One of his most important conclusions is that some things--even some people--in his OBEs were hallucinations. And if he focused on them too long, they sucked him back into an ordinary dream state. This is something I described in my first book as "The Fantasy Trap." He also discovered he could dispel these hallucinations simply by questioning their reality. For example:

"The teenager looked very familiar to me. Then it struck me that he was a character in a fictional book I was writing. I asked him if he was Lance from my book and watched as he instantly disappeared. A few other people also disappeared. They were other hallucinations." (pg. 8)

He uses this trick in many of his OBE narratives: he asks whether certain things are real or imaginary, and they disappear, leaving him with a more objective OBE environment. He describes being in a room full of people and watching half of them disappear because they were dream characters. The "real" people stuck around.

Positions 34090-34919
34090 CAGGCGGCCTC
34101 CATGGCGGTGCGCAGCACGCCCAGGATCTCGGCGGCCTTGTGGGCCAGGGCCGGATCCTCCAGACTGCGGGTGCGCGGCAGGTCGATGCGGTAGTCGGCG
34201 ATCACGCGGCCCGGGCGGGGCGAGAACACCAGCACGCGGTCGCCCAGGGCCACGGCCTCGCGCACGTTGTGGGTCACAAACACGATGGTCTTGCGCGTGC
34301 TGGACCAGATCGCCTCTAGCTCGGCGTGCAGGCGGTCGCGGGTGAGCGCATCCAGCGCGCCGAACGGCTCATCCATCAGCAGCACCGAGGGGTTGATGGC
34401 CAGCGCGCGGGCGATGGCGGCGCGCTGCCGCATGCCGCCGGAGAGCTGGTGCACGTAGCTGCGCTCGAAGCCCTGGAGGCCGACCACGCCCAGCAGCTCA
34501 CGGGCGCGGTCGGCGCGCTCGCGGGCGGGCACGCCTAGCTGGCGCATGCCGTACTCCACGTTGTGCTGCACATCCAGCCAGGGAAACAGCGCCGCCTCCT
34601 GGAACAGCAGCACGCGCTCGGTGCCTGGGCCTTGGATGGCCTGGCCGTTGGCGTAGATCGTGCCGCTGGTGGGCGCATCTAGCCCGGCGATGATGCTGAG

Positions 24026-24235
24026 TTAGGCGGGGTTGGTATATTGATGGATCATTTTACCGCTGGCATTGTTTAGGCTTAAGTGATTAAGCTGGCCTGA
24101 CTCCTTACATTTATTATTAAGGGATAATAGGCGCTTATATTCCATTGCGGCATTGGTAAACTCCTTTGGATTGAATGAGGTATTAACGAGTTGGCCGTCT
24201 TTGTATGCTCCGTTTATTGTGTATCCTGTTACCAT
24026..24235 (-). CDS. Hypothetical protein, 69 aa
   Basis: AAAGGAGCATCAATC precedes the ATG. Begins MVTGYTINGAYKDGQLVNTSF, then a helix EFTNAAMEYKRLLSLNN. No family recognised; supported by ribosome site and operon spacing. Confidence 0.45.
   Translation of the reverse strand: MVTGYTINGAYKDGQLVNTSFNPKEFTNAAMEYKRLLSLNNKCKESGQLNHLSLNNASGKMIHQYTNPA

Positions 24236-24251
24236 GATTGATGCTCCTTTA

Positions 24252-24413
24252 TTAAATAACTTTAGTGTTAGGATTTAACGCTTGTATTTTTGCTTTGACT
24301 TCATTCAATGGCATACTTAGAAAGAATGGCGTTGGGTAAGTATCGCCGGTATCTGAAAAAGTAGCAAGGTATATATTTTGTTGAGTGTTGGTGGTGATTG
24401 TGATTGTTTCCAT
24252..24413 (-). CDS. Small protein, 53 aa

The writing is unpretentious; it's honest, upfront and not at all conceited or superior. He's not a new age yoga-instructor vegan activist. He's an ordinary guy; sometimes unemployed, sometimes doing odd jobs like car salesman. He says things like:

"Pigs have no great worries, and don't concern themselves with such abstract thoughts as what is the meaning of their lives which, by the way is for the noble cause of great bacon. Incidentally if you're an animal rights activist or vegetarian I don't care. Throw down my book if you don't want to read it. Survival of the fittest is the rule in life, and the fitter eat the less fit both literally and figuratively." (pg. 13)